TIQ: Speaking of Rescue Bots… is there any chance we could possibly see a crossover between the two shows? The IDW My Little Pony Cover of Optimus Prime scratching his head in confusion over Pinkie Pie’s antics still leaves me in stitches.

    ND: Josh Haber got me a t-shirt with that image, and I absolutely love it. Even if there wasn’t an in-world crossover, if MLP:FIM aired in Griffin Rock, I’m certain that Boulder and Blades would be Bronies.

    TIQ: I know you’ve also written for several Disney cartoons over the last few years. Like Kim Possible, W.I.T.C.H., My Friends Tigger & Pooh, Miles from Tomorrowland, and Star Wars: Rebels. What are some of the lessons you learned from your time at Disney which you’ve applied to your writing today?

    ND: Every job you have teaches you something that you add to your professional tool belt. Kim Possible was my first staff writing job, and Bob Schooley and Mark McCorkle gave me invaluable insight and showed me the animation ropes. Working with Greg Weisman on W.I.T.C.H. was a dream come true, and I learned the Xanatos Gambit from the master. My Friends Tigger & Pooh was my first story editing gig, and it carried the responsibility of writing for beloved, classic characters. And breaking story with Dave Filoni on Star Wars: Rebels was like a master class.

    If I had to call out a few key lessons, I’d say: Good storytelling comes from great characters. When you get notes on your work, try to see the “spirit” of the feedback – sometimes the suggested fix might be wrong, but the note was given for a reason. Be kind and respectful to every member of the crew. (I feel like I should’ve started this paragraph with “Dear Princess Celestia…”)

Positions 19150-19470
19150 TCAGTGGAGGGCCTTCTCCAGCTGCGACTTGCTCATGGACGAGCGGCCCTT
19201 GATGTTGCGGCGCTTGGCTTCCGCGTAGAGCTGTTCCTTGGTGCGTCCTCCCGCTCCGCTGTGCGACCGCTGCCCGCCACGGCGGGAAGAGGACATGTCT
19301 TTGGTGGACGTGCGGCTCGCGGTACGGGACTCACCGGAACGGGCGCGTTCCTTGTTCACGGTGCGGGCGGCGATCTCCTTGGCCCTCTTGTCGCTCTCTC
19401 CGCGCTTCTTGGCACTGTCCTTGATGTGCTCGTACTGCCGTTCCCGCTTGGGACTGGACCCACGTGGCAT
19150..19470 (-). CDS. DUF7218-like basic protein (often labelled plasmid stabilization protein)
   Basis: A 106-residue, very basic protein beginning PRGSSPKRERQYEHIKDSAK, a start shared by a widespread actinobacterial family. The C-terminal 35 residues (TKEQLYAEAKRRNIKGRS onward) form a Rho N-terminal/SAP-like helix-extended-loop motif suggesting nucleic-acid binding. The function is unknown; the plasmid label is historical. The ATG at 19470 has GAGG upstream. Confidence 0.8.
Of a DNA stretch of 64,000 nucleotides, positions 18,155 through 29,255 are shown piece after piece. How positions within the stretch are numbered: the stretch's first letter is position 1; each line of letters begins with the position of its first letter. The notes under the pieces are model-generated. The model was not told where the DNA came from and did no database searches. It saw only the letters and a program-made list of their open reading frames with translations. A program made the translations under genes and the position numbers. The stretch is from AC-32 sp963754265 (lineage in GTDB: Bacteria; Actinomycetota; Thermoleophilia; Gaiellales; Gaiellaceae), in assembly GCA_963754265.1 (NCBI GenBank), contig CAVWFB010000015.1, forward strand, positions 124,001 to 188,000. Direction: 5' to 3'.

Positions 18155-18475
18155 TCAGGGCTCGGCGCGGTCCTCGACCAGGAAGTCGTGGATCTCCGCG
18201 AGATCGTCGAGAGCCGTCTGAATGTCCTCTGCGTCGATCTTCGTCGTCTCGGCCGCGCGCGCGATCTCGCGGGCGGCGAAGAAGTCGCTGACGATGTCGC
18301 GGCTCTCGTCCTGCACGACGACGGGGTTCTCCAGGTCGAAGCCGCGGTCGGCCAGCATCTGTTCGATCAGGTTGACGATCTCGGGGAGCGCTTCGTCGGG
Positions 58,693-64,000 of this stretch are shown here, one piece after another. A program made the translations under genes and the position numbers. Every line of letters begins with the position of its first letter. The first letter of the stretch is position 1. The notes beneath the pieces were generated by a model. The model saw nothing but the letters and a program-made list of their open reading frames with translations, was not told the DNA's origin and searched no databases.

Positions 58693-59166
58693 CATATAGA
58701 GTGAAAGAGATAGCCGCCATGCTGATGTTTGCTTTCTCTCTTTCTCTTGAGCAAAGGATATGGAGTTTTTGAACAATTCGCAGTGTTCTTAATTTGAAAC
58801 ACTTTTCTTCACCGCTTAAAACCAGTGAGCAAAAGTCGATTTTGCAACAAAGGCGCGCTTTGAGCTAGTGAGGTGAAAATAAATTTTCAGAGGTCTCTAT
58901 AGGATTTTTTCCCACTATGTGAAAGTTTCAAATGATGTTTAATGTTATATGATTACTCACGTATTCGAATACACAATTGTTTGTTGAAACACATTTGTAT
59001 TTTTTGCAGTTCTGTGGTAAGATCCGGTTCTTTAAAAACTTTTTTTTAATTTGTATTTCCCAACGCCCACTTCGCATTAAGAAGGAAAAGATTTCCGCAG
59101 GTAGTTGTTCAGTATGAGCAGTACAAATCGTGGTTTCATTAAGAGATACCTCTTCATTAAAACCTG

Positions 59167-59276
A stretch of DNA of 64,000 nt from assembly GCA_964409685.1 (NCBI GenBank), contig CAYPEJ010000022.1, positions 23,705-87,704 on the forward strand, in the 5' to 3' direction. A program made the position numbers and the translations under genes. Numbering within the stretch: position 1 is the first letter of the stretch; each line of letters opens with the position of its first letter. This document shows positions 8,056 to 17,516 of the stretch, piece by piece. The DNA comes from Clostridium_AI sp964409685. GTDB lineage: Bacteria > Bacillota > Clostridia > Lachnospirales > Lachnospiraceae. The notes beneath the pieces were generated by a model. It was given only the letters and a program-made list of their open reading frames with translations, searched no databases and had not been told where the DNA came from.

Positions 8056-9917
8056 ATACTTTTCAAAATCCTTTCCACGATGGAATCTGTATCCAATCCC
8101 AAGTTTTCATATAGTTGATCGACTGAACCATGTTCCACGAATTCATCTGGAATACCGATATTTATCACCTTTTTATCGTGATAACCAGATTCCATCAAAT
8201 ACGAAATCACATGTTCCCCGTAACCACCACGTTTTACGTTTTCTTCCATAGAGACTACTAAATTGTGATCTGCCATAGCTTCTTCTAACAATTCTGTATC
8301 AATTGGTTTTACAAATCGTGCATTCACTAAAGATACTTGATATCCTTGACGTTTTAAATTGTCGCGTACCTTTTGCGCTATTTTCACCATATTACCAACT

TIQ: And speaking of Star Wars: Rebels, have you considered what it would mean for the Mane 6 (plus Spike and Starlight) to go up against a villain like Grand Admiral Thrawn?

    ND: Ah, we finally address the Chiss in the room! Grand Admiral Thrawn is such a fantastic antagonist. Writing for him is a real brain-teaser. But I feel like the M6, Spike and Starlight would EVENTUALLY best him, because of Pinkie Pie. I don’t think Thrawn’s precise calculations could properly predict her plan at any given moment, no matter how many cupcakes he studied.

    TIQ: Could you please tell us what a typical day as an executive producer for My Little Pony: Friendship is Magic is like for you?

    ND: Day to day varies, but every week, I review and give notes on animatics, any songs, first animation, a music pass, and character designs. I phone-patch through to the voice recording session in Vancouver, I meet with Josh and our writers to break story, I edit premises, outlines, and scripts, I respond to executive notes, and keep up summaries/story arc documents. I chime in on casting, and sometimes write sides and character descriptions. And anything else the team needs!

    TIQ: Is there anything you want to say to the readers of Equestria Daily?

    ND: Just that it’s an honor to be part of the MLP: FIM community. Thank you for the warm welcome!

     Twitter: The Illustrious Q